The “Big Magic” of let­ter writ­ing

How a cor­re­spon­dence inspired Eat, Pray, Love au­thor El­iz­a­beth Gil­bert’s new book—and that of a fel­low writer.

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In her new memoir/philo­soph­i­cal ru­mi­na­tion on cre­ativ­ity, El­iz­a­beth Gil­bert pro­pounds an in­trigu­ing phi­los­o­phy: Ideas are liv­ing, dy­namic things that travel around the uni­verse and visit spe­cific peo­ple at spe­cific times; they can be ei­ther ac­cepted, re­jected or ig­nored and move on un­til they find the right per­son to take them on.

As one of her proofs, Gil­bert points to her re­la­tion­ship with Ann Patch­ett, the award-win­ning writer be­hind Bel Canto. Af­ter meet­ing just once, the two be­came epic pen pals, “writ­ing long, thought­ful letters ev­ery month. Real letters, on real pa­per, with en­velopes and postage and ev­ery­thing. It is a rather an­ti­quated way to be friends with some­one, but we are both rather an­ti­quated peo­ple,” writes Gil­bert in Big Magic: Cre­ative Liv­ing Be­yond Fear.

A year later, Gil­bert and Patch­ett met for only the sec­ond time and fell to talk­ing about their latest pro­jects, which they’d never dis­cussed be­fore. Patch­ett was work­ing on a book about a mid­dle-aged woman who finds love in the Ama­zon, which made Gil­bert freak out, mostly be­cause she’d had that ex­act same, very spe­cific idea a few years back but cir­cum­stances had in­ter­vened to pre­vent her from writ­ing the novel. When they com­pared time­lines, it seemed that Patch­ett be­gan to have the idea around the same time Gil­bert felt the time had passed when that was the kind of book she should write. To be pre­cise, they think the idea “passed be­tween them” at the mo­ment they met and be­gan writ­ing letters.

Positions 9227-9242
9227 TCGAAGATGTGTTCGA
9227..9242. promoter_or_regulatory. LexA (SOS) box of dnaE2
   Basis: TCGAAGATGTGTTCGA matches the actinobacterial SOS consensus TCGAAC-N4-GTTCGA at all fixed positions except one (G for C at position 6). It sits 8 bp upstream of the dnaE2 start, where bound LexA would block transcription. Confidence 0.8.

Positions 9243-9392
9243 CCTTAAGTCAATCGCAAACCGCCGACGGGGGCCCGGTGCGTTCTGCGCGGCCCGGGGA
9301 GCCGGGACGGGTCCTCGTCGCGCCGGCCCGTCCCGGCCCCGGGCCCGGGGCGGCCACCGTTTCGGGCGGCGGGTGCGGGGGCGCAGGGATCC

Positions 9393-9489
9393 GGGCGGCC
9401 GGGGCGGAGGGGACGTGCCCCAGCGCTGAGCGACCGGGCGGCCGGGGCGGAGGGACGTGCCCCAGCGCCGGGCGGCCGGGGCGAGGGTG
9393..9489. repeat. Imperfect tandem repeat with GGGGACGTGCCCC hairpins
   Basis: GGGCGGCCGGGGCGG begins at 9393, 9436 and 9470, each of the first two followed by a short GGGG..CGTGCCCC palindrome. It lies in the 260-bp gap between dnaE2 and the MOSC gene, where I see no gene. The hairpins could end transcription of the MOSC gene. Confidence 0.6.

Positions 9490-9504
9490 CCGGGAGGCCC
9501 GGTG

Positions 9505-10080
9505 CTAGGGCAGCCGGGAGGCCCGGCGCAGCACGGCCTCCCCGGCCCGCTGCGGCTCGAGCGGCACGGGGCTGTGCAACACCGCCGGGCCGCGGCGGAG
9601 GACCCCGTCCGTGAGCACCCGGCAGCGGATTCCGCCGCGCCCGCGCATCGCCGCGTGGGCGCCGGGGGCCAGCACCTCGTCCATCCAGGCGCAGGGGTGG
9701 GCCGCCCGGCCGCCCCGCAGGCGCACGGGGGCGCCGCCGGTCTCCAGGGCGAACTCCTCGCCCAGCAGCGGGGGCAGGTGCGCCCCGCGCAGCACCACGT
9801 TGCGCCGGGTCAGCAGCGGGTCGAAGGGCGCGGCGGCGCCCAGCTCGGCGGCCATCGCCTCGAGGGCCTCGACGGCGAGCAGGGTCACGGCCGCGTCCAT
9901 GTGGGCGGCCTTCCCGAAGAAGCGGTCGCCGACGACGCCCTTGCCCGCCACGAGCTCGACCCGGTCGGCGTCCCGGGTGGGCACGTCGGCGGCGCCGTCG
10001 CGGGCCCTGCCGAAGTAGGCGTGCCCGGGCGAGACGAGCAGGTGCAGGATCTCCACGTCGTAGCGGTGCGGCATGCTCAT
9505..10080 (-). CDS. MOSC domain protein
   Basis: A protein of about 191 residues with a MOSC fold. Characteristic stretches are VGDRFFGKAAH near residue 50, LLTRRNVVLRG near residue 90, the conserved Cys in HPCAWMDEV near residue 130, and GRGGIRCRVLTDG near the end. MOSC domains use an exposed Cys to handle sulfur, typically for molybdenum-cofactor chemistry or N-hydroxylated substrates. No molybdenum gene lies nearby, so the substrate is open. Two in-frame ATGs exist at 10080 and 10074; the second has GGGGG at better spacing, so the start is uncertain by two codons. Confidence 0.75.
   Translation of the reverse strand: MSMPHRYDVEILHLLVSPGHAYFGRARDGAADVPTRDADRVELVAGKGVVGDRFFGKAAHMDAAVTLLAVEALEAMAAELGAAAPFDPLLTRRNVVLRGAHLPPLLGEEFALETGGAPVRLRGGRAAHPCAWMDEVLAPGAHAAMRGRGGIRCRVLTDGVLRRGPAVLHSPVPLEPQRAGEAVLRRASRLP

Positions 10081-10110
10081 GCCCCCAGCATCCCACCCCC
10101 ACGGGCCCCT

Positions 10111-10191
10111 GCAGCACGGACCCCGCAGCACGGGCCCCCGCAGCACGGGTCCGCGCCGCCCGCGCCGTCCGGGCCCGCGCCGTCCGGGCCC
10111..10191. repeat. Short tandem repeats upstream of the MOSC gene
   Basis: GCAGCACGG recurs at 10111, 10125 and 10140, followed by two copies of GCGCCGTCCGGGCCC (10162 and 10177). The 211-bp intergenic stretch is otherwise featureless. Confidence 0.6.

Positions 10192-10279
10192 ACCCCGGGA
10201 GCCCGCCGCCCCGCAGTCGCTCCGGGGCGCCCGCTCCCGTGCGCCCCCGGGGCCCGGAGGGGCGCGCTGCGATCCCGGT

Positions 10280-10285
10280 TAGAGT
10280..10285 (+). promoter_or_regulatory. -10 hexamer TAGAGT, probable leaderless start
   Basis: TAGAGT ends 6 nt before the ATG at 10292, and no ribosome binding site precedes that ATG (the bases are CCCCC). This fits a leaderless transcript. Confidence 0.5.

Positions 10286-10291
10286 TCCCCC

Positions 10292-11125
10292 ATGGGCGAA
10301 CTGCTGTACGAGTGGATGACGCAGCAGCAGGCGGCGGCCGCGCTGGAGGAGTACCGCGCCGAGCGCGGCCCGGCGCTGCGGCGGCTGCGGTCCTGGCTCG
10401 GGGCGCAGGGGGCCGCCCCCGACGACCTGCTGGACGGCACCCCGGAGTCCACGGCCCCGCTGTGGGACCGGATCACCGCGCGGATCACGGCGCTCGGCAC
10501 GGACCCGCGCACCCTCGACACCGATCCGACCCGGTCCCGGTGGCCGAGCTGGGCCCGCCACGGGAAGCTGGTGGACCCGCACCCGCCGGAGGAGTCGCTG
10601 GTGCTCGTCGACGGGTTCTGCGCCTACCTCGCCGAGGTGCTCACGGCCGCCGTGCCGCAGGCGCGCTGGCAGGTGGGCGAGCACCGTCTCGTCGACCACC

“I choose to re­gard this event as a ter­rific lit­tle mir­acle,” Gil­bert writes in the book. “I al­lowed my­self to feel grate­ful and as­ton­ished to have played any part what­so­ever in its un­fold­ing. This was the clos­est I’d ever felt to sor­cery.” Patch­ett’s book about the Ama­zon, State of Won­der, was pub­lished in 2011.

“No­body else could have writ­ten that novel as she wrote it,” Gil­bert goes on. “If any­thing, I had been the foster mother who’d kept the idea warm for a cou­ple years while it searched for its true and right­ful col­lab­o­ra­tor.”

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